Peeling back the layers of deep machine learning
A layer-based approach raises the efficiency of training artificial intelligence models.
Diving into the mechanics of how deep neural networks (DNNs) are trained in machine learning, KAUST researchers have clarified a key discrepancy between the theory and practice of training on distributed computing platforms.
As artificial intelligence algorithms become more sophisticated and capable in their decision-making ability, the DNNs at their heart become increasingly onerous to train. Training DNNs requires enormous volumes of data and is a computationally intensive task that often relies on parallel processing across many distributed computers. However, this type of distributed computing demands a huge amount of data transfer between the parallel processes, and the actual speed up remains far from optimal.
Making distributed deep learning more efficient by reducing the amount of data that needs to be shared among computational nodes is one of the hottest topics in machine learning. Aritra Dutta, Panos Kalnis and their colleagues in the Extreme Computing Research Center have been working at the interface between distributed systems and machine learning to tackle just such problems.
“We have been working on implementing a uniform framework for compression methods for distributed deep learning for some time,” says Dutta. “However, there are daunting challenges to implement such a framework. The first step in this research has been to close a fundamental knowledge gap between theory and practice; that existing compressed communication methods assume that the compression operators are applied to the entire model, when popular distributed machine learning toolkits perform compression layer by layer.”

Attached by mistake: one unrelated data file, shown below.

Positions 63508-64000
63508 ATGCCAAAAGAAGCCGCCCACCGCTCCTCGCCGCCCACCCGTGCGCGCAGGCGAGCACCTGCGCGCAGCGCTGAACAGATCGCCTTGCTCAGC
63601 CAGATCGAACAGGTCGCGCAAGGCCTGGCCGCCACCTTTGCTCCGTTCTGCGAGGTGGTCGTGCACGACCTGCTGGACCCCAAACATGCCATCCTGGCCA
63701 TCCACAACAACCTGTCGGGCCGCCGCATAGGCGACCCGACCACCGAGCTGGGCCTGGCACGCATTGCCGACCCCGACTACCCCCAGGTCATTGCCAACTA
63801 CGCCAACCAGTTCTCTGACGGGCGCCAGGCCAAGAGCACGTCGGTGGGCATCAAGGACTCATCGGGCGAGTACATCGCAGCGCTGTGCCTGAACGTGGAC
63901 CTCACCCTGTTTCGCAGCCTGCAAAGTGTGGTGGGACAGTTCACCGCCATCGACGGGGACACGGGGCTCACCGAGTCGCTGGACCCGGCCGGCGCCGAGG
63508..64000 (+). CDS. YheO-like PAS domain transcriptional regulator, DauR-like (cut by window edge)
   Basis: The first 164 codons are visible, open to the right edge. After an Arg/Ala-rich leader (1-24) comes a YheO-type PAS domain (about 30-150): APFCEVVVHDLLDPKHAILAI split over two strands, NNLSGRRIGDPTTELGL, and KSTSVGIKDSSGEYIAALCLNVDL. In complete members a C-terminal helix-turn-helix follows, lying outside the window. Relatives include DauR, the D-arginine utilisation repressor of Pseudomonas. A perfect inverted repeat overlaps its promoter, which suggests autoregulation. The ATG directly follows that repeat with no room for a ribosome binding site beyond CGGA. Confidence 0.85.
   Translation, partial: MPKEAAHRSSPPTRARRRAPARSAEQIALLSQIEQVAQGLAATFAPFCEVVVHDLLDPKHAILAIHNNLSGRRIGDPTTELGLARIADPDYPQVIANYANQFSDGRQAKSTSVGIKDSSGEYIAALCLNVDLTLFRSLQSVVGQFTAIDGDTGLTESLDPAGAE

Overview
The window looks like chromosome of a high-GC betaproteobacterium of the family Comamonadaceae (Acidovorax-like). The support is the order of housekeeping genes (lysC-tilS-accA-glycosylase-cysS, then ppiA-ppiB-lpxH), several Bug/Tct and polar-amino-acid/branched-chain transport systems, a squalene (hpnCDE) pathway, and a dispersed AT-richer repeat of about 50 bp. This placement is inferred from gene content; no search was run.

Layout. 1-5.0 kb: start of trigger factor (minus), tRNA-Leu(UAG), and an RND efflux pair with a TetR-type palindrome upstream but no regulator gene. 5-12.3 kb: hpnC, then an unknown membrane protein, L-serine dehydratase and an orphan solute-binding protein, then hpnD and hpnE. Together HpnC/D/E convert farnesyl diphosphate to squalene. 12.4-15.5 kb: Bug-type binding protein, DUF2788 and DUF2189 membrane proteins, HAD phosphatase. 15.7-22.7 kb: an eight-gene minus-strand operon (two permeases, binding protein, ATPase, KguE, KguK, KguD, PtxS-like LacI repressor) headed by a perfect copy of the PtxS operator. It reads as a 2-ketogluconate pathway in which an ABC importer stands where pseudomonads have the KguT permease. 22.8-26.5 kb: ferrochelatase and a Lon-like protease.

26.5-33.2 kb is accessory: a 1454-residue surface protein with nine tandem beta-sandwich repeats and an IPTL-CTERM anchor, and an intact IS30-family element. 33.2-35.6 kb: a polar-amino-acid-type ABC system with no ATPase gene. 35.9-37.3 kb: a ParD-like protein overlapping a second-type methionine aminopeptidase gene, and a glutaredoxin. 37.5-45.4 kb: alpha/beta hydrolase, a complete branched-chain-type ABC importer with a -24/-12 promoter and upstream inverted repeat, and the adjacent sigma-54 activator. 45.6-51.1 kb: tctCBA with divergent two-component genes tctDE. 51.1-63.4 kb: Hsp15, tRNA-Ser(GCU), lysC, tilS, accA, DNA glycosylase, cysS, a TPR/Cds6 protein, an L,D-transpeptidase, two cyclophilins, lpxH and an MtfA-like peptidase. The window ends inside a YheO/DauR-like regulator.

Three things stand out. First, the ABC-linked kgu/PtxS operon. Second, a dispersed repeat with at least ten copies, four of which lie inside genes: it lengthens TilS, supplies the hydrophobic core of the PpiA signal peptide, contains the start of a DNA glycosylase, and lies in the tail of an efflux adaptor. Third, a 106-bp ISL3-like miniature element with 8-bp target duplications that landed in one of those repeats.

DNNs, like all neural networks, are composed of “layers” of neuron-like switches that turn on or off in response to an input. The simplest and shallowest of neural networks comprise only an input and an output layer and perform simple classification and decision tasks. DNNs have many hidden layers of neurons that each have slightly different sensitivities, and the ability for the DNN to discriminate and classify inputs, such as faces or object types, improves as labeled data is put through the network.
The point made by the researchers in their paper is that existing compression methods assume information is shared among distributed computing nodes after each pass of the full neural net. However, in practice, information is passed among computing nodes after each layer is processed, which is actually faster.
“Running distributed machine learning training jobs is routine industrial practice. Our work shows that practitioners should, in most cases, adopt layer-by-layer compression techniques to achieve faster training,” says Dutta.
- Dutta, A., Bergou, E.H., Abdelmoniem, A.M., Ho, C.-Y., Sahu, A.N., Canini, M. & Kalnis, P. On the discrepancy between the theoretical analysis and practical implementations of compressed communication for distributed deep learning. Proceedings of Thirty-Fourth AAAI Conference on Artificial Intelligence (2020).| article
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